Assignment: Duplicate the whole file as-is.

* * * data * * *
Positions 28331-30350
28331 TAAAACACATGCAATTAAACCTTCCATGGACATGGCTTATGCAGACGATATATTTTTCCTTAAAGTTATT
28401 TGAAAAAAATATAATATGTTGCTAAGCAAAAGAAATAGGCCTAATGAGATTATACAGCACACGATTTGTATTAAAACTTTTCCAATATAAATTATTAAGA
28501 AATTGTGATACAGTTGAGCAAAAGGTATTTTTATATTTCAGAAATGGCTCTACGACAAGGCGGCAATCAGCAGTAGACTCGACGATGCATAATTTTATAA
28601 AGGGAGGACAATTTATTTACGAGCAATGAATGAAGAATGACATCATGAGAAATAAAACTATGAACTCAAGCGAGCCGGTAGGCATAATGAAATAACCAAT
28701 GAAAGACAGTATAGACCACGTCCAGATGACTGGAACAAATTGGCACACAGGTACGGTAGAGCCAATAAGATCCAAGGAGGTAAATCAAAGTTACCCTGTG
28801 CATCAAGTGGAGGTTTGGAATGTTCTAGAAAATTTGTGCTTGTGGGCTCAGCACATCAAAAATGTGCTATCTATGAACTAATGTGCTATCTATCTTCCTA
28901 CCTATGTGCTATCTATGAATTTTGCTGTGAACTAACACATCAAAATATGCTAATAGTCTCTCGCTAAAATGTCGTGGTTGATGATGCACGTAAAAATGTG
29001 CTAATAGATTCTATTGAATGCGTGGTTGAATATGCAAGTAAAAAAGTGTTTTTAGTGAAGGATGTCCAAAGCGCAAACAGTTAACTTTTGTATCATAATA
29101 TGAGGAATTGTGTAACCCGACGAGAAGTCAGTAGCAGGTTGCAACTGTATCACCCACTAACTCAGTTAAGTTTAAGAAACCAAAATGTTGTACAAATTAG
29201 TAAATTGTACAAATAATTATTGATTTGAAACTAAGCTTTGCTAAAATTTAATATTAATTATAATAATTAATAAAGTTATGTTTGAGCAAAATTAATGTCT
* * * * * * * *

Positions 28331-30350
28331 TAAAACACATGCAATTAAACCTTCCATGGACATGGCTTATGCAGACGATATATTTTTCCTTAAAGTTATT
28401 TGAAAAAAATATAATATGTTGCTAAGCAAAAGAAATAGGCCTAATGAGATTATACAGCACACGATTTGTATTAAAACTTTTCCAATATAAATTATTAAGA
28501 AATTGTGATACAGTTGAGCAAAAGGTATTTTTATATTTCAGAAATGGCTCTACGACAAGGCGGCAATCAGCAGTAGACTCGACGATGCATAATTTTATAA
28601 AGGGAGGACAATTTATTTACGAGCAATGAATGAAGAATGACATCATGAGAAATAAAACTATGAACTCAAGCGAGCCGGTAGGCATAATGAAATAACCAAT
28701 GAAAGACAGTATAGACCACGTCCAGATGACTGGAACAAATTGGCACACAGGTACGGTAGAGCCAATAAGATCCAAGGAGGTAAATCAAAGTTACCCTGTG
28801 CATCAAGTGGAGGTTTGGAATGTTCTAGAAAATTTGTGCTTGTGGGCTCAGCACATCAAAAATGTGCTATCTATGAACTAATGTGCTATCTATCTTCCTA
28901 CCTATGTGCTATCTATGAATTTTGCTGTGAACTAACACATCAAAATATGCTAATAGTCTCTCGCTAAAATGTCGTGGTTGATGATGCACGTAAAAATGTG
29001 CTAATAGATTCTATTGAATGCGTGGTTGAATATGCAAGTAAAAAAGTGTTTTTAGTGAAGGATGTCCAAAGCGCAAACAGTTAACTTTTGTATCATAATA
29101 TGAGGAATTGTGTAACCCGACGAGAAGTCAGTAGCAGGTTGCAACTGTATCACCCACTAACTCAGTTAAGTTTAAGAAACCAAAATGTTGTACAAATTAG
29201 TAAATTGTACAAATAATTATTGATTTGAAACTAAGCTTTGCTAAAATTTAATATTAATTATAATAATTAATAAAGTTATGTTTGAGCAAAATTAATGTCT